IDCT

Before we show how to use the structural information, we have to look at the IDCT one more time: the 2-dimensional IDCT is mathematically equivalent to two successive sets of 1-dimensional DCTs. This property is exploited in many IDCT implementations including ours. A 1-dimensional discrete cosine transform is defined as follows:

where uk are IDCT coefficients and vj are the output values of the transformation.

In the first step a 1-dimensional transform is applied to each column, the second step is a loop that performs the 1-dimensional transform on each row (figure 9).

Figure 9: Separation of the 2D-DCT into two 1-dimensional transforms. The first series results in a semi-transformed matrix. The second series completes the 2D transform.

Improving the first 1-dimensional step

The separation into 1-dimensional transforms on columns allows for a first improvement: skip empty columns. A 1D-DCT on a column containing only zeros as coefficients results in a column of zeros as output values. Therefore the transform is solely applied to occupied columns, i.e. columns containing at least one non-zero coefficient. The column-loop tests our bitset to decide whether a transformation is necessary or not. After this step all the elements in the occupied columns are filled with unpredictable, mostly non-zero values (figure 10).

Figure 10: Transformation of non-zero columns

Optimizing the second 1-dimensional step

As shown above every row contains at least one non-zero element after the column transformation (unless we encounter the trivial case that the matrix is completely zero). We are able to use the column bitset a second time to choose a reduced transform. The rows are usually not completely filled. Therefore it is sufficient to perform reduced transformations, where only the content of occupied columns is used as input. A reduced transform avoids calculations with coefficients which are known to be zero. We define a reduced 1-dimensional inverse DCT of degree r as follows:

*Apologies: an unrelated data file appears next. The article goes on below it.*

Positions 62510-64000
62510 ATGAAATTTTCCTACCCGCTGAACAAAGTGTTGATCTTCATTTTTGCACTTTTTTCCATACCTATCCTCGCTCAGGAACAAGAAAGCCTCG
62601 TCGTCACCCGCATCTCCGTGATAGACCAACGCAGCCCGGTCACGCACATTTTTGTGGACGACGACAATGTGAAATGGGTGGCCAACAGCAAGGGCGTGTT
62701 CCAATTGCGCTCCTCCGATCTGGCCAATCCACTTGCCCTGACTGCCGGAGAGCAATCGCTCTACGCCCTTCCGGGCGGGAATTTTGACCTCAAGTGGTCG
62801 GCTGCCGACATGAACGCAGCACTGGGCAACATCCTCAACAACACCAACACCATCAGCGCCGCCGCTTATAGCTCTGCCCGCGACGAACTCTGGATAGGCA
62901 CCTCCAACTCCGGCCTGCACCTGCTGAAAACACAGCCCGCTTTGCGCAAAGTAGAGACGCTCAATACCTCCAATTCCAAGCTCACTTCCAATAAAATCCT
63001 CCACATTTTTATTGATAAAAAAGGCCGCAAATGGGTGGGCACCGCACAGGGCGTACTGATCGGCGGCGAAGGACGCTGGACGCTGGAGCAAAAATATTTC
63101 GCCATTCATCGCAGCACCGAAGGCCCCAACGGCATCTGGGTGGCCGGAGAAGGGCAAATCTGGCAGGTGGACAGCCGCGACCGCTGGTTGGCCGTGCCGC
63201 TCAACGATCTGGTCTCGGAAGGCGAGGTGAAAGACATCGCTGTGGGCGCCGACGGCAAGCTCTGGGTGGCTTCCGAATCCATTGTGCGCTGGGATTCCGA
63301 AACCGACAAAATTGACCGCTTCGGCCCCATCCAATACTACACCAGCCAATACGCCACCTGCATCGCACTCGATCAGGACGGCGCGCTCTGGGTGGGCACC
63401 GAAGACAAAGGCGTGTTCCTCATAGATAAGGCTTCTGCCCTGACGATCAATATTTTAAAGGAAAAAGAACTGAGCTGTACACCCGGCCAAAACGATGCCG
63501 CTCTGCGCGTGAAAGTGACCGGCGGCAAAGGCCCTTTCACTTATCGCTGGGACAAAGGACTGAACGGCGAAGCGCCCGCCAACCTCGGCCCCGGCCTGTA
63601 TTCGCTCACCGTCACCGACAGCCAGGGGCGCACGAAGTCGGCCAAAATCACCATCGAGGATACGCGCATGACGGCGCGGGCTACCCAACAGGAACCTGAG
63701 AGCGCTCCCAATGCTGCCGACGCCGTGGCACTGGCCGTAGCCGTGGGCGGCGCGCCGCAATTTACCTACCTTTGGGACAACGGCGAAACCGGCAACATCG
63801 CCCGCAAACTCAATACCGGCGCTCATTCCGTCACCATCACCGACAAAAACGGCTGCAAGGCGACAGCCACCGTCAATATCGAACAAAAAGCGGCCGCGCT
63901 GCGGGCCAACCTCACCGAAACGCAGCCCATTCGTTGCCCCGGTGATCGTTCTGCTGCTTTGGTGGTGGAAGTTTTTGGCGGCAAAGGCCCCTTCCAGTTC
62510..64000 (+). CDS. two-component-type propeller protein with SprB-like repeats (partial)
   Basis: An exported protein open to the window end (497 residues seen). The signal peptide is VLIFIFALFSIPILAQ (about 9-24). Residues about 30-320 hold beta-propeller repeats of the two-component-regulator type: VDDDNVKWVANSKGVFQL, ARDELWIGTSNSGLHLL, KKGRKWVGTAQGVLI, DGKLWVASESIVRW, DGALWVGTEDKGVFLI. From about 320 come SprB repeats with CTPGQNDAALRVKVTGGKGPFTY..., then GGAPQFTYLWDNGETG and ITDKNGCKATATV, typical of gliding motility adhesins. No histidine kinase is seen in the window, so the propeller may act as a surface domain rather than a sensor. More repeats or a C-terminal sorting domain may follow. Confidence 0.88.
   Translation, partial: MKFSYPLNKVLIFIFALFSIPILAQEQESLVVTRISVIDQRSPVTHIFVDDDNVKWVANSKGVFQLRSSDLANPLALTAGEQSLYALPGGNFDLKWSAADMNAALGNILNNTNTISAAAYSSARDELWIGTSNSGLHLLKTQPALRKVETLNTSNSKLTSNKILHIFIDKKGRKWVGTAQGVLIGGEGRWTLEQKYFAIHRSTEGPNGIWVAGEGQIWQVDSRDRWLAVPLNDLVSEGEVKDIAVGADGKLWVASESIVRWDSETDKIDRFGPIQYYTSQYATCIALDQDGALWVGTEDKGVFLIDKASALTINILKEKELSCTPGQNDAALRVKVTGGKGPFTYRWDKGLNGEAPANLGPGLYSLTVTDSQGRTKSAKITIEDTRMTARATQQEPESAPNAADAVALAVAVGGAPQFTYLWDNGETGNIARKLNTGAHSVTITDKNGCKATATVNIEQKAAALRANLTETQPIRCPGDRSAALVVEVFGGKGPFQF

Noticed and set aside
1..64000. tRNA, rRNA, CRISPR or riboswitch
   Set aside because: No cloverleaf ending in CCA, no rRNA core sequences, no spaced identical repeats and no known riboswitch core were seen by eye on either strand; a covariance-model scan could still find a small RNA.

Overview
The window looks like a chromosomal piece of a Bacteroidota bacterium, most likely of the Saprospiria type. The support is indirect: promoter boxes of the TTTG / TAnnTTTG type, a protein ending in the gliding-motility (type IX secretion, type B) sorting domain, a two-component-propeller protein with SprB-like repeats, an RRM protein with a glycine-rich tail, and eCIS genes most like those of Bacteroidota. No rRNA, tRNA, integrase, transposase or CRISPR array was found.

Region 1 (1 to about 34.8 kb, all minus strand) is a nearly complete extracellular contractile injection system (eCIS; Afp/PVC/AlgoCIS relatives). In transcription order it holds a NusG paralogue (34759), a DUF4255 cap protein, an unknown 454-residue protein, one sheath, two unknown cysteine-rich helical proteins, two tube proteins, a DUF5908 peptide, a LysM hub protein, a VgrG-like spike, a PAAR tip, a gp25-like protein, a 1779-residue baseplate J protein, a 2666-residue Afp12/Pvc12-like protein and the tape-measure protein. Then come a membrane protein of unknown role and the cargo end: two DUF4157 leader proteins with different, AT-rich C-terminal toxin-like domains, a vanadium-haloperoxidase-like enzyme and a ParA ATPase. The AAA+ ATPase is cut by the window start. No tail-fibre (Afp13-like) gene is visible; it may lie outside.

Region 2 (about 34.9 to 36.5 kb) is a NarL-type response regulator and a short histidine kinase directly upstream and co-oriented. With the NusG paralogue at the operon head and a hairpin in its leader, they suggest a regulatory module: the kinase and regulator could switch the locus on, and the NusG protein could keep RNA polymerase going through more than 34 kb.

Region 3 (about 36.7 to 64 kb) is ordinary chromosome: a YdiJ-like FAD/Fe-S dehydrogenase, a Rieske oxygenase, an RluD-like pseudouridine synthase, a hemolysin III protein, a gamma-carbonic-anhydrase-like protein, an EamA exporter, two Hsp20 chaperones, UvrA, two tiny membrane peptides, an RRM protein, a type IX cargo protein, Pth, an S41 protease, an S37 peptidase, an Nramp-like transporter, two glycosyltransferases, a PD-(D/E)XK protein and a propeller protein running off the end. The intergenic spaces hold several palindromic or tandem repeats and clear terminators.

where again uk are IDCT coefficients and vj are the output values of the transformation. This reduced IDCT produces the same results as the regular IDCT over 8 coefficients with fewer calculations. A reduced IDCT of 8th degree is identical to the regular 8 point 1D-IDCT. Table 2 shows the number of instructions for different degrees of the reduced transformation.

   degree       1    2      3      4      5      6      7      8      
instructions   12    27     33     37     42     44     46     48     

Table 2: Instruction count for the reduced 1-dimensional IDCT of r-th degree. The lower degrees show by far the best reduction of the instruction count.

In the second step after the column transformation a reduced IDCT of r-th degree is applied to a row containing r non-zero elements. Figure 11 gives an example with a reduced IDCT of 5th degree in the second step. The thicker part of the arrows on the right side shows the input values used.

Figure 11: Reduced row transform

Note that we did not tailor our algorithm to ignore individual zeros. The administrative overhead would certainly defeat the purpose of such an action.

Choosing the best first step

The analysis shows that the matrices are usually asymmetric (compare figure 7). Most of them have either more occupied rows or more occupied columns. The first step fills every element in a column with a non-zero value. Transforming a matrix with many non-zero columns and only few non-zero rows, we build an almost completely filled matrix (see fig. 12a). The matrix stays almost empty in the opposite case, i.e. many rows and only few columns.

Figure 12a/b: Distribution of non-zero entries in the semi-transformed matrix after the first series of 1D-IDCTs. The number of non-zero entries depends on the direction of the 1D-IDCT series.